Reactive oxygen species (ROS) are constitutively generated during metabolic processes in every cell and play an important role in signal transduction. An imbalance between ROS generation and cellular antioxidant defense leads to oxidative stress, contributing to the development of civilization diseases, including cancer and cardiovascular diseases1. Therefore, the balance between the formation of ROS and their elimination by scavenging systems plays a key role in cell physiology. In this approach, both natural and synthetic antioxidants have received much attention from a pharmaceutical and food chemistry viewpoint due to their proven health-promoting effects2,3,4,5.

Caffeine (1,3,7-trimethylxanthine) is one of the most important purine alkaloids with interesting pharmacological properties, including antioxidant capacity6,7,8. León-Carmona and Galano proposed five mechanisms of caffeine reaction with ROS, namely, radical adduct formation (RAF), hydrogen atom transfer (HAT), single electron transfer (SET), sequential electron proton transfer (SEPT), and proton coupled electron transfer (PCET)9. Finally, RAF has been identified as the main mechanism involved in the direct scavenging effect of caffeine; however, the type of ROS, as well as the polarity of the environment, may modify the mechanism. It should be mentioned that caffeine is a good scavenger of the highly reactive hydroxyl radical (·OH)10.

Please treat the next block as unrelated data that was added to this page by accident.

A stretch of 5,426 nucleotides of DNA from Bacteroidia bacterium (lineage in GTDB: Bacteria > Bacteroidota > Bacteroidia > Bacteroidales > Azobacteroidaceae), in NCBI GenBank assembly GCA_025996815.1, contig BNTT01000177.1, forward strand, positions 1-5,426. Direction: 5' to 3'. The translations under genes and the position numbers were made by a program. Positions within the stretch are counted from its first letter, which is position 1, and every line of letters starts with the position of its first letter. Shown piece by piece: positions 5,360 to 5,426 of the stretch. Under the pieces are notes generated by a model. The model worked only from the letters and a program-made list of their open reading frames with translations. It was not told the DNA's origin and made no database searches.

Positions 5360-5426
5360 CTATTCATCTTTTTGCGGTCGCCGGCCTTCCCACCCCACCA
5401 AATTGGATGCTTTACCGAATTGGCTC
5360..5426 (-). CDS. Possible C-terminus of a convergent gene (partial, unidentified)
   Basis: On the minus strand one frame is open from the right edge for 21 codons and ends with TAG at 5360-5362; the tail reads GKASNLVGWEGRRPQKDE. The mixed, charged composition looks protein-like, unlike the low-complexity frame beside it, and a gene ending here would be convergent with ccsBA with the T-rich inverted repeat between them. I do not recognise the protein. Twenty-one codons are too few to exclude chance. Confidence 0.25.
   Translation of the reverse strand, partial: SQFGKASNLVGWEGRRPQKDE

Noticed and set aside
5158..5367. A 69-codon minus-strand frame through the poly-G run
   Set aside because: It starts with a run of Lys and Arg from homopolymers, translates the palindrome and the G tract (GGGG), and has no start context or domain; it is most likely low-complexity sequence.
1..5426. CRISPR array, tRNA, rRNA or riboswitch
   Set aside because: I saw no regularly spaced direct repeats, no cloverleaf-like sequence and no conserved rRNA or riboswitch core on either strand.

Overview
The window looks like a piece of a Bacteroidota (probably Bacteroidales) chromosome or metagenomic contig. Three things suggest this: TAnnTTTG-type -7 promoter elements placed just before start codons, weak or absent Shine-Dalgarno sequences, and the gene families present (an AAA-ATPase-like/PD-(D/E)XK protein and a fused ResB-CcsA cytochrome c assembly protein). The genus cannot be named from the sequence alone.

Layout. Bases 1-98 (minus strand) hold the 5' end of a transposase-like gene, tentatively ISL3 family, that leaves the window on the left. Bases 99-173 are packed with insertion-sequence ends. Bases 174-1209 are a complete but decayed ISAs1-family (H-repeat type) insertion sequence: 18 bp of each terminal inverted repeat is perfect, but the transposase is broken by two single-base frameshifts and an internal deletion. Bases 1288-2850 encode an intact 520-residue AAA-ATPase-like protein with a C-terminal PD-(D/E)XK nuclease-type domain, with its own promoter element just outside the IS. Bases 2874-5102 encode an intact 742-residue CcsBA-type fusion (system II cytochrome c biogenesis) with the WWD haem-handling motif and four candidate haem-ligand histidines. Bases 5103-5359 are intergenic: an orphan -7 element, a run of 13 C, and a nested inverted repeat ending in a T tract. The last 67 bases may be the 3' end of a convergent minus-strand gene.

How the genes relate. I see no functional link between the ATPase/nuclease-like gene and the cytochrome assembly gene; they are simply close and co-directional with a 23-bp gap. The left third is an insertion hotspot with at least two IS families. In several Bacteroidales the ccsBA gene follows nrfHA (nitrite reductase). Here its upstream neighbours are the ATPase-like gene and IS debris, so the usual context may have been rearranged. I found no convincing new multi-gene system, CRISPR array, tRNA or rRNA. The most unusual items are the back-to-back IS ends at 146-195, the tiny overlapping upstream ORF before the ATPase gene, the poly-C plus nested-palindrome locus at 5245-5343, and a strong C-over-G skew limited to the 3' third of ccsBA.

The hydroxyl radical is the most oxidizing agent that attacks most organic molecules and is intensively studied due to its importance in biological and environmental processes11. The ·OH radical is formed by the Fenton reaction between ferrous ions and hydrogen peroxide (Fe2+  + H2O2 → Fe3+  + ·OH + OH), so the ratio of hydrogen peroxide to Fe2+ affects the generation of ·OH. On the other hand, iron is very important in many metabolic processes and is essential for the synthesis of hemoglobin (Hb) during erythropoiesis. Hb is the main protein component in red blood cells (RBC) and is essential for oxygen binding and transfer, while impaired iron metabolism causes various diseases, including cancer12,13. Therefore, iron chelation has already been proposed as a new strategy for cancer treatment, and several iron chelators have been developed for this purpose14,15,16,17. Caffeine is a weak iron chelator18, but we have previously described novel di- and polyamine caffeine analogs with significantly higher ferrous ions chelating activity than caffeine19.